In typical deficit-producing areas across southern, eastern, western, and north-eastern Zimbabwe, own-produced stocks for most households will completely exhaust their reserves in the coming weeks, negatively impacting dietary diversity and consumption and marking an early start of the lean season. Household reliance on market purchases is increasing, yet household income remains below average as prices soar. Agricultural labor opportunities are expected to pick up with the onset of the rainfall season and above-average rainfall may allow for improvements in labor demand over last year, but demand will remain below average. There is also a risk of excess moisture and flooding from above-average rainfall that could affect cropping activities. As a result, Crisis (IPC Phase 3) outcomes are likely to prevail in most typical deficit-producing areas through January 2023 and the peak of the lean season. Most poor households are expected to engage in consumption coping strategies, such as reducing and skipping meals, as well as livelihood coping strategies, such as atypical labor migration, selling more livestock, or having more household members, including children, take on casual labor, petty trade, or informal mining.

Minimal (IPC Phase 1) outcomes are expected to continue in some surplus-producing areas, especially the highly productive resettlement areas which had near-normal harvests and some carry-over stocks from the above-average 2020/21 season. However, some surplus-producing areas were more negatively impacted by the poor progression of the rainfall season, especially the communal areas, and will likely experience Stressed (IPC Phase 2) outcomes throughout the outlook period, with some of the worst-affected likely to gradually transition to Crisis (IPC Phase 3) by the peak of the lean season. Most urban areas will likely remain Stressed (IPC Phase 2) as poor households face increasing challenges in meeting their minimum food and non-food needs due to the rising cost of living and constrained income.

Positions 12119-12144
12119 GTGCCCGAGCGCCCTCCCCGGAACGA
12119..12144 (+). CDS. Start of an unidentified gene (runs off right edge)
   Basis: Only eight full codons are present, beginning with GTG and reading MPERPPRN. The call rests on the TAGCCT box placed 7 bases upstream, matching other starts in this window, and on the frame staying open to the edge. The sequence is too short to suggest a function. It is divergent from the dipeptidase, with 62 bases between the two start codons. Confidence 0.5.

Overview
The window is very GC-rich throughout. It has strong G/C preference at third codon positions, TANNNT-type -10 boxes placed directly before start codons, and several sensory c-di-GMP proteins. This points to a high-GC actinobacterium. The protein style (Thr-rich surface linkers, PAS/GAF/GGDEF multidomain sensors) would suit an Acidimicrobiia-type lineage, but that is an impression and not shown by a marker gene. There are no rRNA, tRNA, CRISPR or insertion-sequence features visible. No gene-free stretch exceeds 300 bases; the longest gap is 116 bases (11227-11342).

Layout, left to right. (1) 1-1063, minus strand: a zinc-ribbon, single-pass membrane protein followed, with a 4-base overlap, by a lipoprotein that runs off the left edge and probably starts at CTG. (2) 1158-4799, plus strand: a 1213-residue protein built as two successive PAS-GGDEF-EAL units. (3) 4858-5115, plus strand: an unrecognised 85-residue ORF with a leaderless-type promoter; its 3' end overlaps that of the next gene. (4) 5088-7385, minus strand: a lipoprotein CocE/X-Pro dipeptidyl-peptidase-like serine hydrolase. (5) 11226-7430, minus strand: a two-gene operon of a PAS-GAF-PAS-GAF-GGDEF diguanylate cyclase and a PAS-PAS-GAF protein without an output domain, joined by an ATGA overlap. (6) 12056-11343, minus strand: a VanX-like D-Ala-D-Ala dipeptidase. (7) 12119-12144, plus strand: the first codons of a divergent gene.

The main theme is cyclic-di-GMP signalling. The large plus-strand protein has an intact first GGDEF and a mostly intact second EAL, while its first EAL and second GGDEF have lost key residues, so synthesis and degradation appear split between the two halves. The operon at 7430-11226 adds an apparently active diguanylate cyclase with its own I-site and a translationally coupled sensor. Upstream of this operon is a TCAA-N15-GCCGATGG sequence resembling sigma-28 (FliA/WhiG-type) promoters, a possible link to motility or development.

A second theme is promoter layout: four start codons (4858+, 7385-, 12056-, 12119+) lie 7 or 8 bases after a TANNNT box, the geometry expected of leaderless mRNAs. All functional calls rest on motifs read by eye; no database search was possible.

About this Update

This monthly report covers current conditions as well as changes to the projected outlook for food insecurity in this country. It updates FEWS NET’s quarterly Food Security Outlook. Learn more about our work here.

About FEWS NET

The Famine Early Warning Systems Network is a leading provider of early warning and analysis on food insecurity. Created by USAID in 1985 to help decision-makers plan for humanitarian crises, FEWS NET provides evidence-based analysis on approximately 30 countries. Implementing team members include NASA, NOAA, USDA, USGS, and CHC-UCSB, along with Chemonics International Inc. and Kimetrica.